The Centre for European Reform is a think-tank devoted to improving the quality of the debate on the European Union. It is a forum for people with ideas from Britain and across the continent to discuss the many political, economic and social challenges facing Europe. It seeks to work with similar bodies in other European countries, North America and elsewhere in the world.
Tuesday, January 09, 2007
The Tories and human trafficking: Don’t play politics
by Hugo Brady
The British Conservative party kicked off the New Year saying they wanted to sign Britain up to a 2005 European convention that grants rights to the victims of human trafficking. Odd that the Conservatives should suddenly develop such a concern for humanity: only a few months before they wanted to scrap UK legislation giving effect to a related European convention on human rights for all British citizens.
Both conventions are products of the Council of Europe, a 46-country assembly that promotes democracy and human rights in Europe but does not have the EU’s legal and institutional muscle. The human trafficking convention calls for better national laws to prosecute the criminal gangs that engage in this modern form of slavery, and to protect the victims. So how come Britain is not already signed up? The reason is a clause in the convention requiring signatory countries to let the victims of trafficking stay in the country for 30 days, to recover from their ordeal and decide whether they will help police prosecute offenders.
British officials worry that some immigrants will falsely claim to be the victims of traffickers (the same way some file bogus asylum claims) so they can stay in the country. They worry this will create an immigration pull factor towards Britain. The Conservatives say such fears are exaggerated. Hardly a typical Conservative stance: illegal immigration is a subject of great concern amongst core Tory voters. The Tories want their support for the convention to help convince mainstream UK voters that they are the ‘nasty party’ no longer nor against international co-operation in principle.
The Conservative party should resist any temptation to play politics with this issue. Human trafficking is a savage form of modern slavery that generates massive profits for international criminal gangs. In Europe alone, over 100,000 victims are trafficked each year, mostly to where thriving markets in sexual exploitation exist in Austria, Belgium, Britain, France, Germany, Greece, Italy, the Netherlands and Spain. Gangs deceive, pressure or abduct their victims (mainly young girls) in their home countries and sell them on to be sexually exploited or, at best, used as slave labour abroad. The most unfortunate are raped, tortured or demeaned by various methods of disorientation such as being passed between several ‘owners’ to break their resistance to prostitution. And business is depressingly good. Human trafficking is the fastest growing criminal activity on the planet. A recent estimate from the UN Office on Drugs and Crime estimates that traffickers make annual profits of $7-$10 billion worldwide.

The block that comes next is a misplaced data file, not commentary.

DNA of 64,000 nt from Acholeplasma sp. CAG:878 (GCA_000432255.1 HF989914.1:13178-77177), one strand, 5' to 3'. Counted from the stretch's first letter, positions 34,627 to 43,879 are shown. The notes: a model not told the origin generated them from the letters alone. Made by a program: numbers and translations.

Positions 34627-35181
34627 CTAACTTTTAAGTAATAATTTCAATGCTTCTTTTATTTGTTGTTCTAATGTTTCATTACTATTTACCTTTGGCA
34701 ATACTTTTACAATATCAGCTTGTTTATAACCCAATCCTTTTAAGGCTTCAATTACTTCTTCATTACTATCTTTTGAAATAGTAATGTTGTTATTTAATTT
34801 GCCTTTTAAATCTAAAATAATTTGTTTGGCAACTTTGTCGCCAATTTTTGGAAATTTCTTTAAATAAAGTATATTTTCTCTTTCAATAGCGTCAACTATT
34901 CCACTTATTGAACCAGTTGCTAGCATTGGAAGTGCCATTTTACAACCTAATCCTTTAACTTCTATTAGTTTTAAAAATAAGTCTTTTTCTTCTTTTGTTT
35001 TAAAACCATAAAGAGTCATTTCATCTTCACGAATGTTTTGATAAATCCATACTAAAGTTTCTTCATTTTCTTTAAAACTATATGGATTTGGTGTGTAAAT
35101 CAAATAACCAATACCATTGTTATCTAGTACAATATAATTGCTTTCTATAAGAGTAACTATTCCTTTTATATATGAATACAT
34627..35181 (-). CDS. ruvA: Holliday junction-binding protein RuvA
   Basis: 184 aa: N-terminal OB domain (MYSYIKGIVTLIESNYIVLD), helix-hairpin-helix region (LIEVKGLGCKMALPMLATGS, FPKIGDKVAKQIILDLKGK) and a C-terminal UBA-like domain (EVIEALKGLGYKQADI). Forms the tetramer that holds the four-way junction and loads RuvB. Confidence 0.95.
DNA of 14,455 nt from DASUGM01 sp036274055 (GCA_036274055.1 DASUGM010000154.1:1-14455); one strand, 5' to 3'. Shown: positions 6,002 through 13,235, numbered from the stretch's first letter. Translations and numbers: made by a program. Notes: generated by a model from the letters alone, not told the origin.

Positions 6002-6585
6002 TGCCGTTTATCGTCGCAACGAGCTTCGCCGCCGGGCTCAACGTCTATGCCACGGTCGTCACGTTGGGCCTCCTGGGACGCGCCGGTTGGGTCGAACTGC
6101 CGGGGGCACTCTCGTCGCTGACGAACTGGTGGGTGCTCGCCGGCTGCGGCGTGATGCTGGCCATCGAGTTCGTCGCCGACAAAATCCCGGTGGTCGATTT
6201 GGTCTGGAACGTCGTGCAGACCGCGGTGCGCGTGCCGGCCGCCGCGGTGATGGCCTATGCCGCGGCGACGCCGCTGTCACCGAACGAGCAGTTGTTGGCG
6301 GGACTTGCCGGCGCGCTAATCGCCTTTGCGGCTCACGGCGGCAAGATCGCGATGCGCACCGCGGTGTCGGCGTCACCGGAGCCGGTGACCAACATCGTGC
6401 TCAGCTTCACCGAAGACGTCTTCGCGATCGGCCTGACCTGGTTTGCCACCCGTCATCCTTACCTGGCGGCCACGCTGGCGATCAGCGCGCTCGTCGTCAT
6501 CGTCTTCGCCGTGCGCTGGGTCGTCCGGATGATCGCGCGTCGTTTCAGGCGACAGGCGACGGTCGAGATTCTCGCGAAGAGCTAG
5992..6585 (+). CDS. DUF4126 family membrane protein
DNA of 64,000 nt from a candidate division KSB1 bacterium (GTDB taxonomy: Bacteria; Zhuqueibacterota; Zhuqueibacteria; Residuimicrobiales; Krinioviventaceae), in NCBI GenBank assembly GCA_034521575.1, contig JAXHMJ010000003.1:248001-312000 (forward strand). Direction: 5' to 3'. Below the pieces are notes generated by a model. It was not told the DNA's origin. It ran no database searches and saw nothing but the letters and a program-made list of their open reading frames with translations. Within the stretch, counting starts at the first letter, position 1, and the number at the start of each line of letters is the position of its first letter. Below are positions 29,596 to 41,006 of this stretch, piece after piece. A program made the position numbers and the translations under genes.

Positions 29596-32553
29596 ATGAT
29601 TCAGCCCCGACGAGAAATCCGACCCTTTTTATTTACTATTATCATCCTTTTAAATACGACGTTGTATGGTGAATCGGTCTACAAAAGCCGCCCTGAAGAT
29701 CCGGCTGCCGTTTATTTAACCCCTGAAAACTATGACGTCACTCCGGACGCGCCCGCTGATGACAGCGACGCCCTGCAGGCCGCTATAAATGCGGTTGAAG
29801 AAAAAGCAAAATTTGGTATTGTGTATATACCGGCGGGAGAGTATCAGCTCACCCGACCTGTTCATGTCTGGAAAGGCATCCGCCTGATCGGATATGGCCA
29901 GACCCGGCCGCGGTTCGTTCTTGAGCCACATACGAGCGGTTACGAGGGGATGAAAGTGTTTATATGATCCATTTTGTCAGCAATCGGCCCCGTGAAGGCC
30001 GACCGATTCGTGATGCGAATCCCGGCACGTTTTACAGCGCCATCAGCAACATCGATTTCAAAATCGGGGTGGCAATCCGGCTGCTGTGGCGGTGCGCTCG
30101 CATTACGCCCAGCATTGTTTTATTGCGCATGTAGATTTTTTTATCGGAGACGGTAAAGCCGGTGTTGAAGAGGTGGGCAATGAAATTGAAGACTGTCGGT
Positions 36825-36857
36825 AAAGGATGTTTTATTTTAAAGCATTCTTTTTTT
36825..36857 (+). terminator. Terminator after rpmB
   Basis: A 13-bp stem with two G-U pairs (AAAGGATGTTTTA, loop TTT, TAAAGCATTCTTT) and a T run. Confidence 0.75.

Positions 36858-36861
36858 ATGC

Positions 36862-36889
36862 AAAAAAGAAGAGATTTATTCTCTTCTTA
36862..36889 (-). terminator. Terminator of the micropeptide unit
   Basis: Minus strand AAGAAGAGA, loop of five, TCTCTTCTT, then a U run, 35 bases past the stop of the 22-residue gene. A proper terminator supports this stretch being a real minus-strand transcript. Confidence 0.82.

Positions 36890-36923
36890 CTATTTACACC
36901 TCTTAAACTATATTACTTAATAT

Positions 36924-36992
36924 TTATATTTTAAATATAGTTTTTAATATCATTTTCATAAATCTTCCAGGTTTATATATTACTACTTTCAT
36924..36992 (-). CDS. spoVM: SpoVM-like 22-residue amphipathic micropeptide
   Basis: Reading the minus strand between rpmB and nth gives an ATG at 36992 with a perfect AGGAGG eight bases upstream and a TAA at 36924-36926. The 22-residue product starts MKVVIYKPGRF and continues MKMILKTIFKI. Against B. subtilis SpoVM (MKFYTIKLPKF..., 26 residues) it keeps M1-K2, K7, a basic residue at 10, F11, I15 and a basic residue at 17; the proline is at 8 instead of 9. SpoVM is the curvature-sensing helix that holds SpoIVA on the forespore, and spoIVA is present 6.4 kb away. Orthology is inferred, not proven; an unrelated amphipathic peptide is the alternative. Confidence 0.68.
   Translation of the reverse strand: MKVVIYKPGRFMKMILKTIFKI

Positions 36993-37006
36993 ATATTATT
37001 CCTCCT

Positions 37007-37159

If the Tories are really serious about cracking down on this crime, they should support the more substantial work of the EU as it develops its crime-fighting role (which they oppose on instinct). In 2005, for example, Europol – the EU’s police office – helped to smash the biggest ever people-smuggling ring in the UK, led by ‘untouchable’ gang leaders Ramazan Zorlu and Ali Riza Gun. This gang smuggled tens of thousands of Turks and Iraqis into the UK. In 2006, a year later, phone tap evidence secured by Eurojust, the EU’s unit of prosecutors, from Belgium, Italy, the Netherlands and Austria, helped to put Zorla, Gun and the other big gang leader behind bars for a very long time. The Conservatives concern about the victims of trafficking is laudable. But they should have the courage and honesty to acknowledge where the real progress is made: in the EU.
Hugo Brady is a research fellow at the Centre for European Reform.
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So the party is not allowed to call for the signing of a treaty, because you think there is a better way of dealing with the problem?
Not the best thought out argument.
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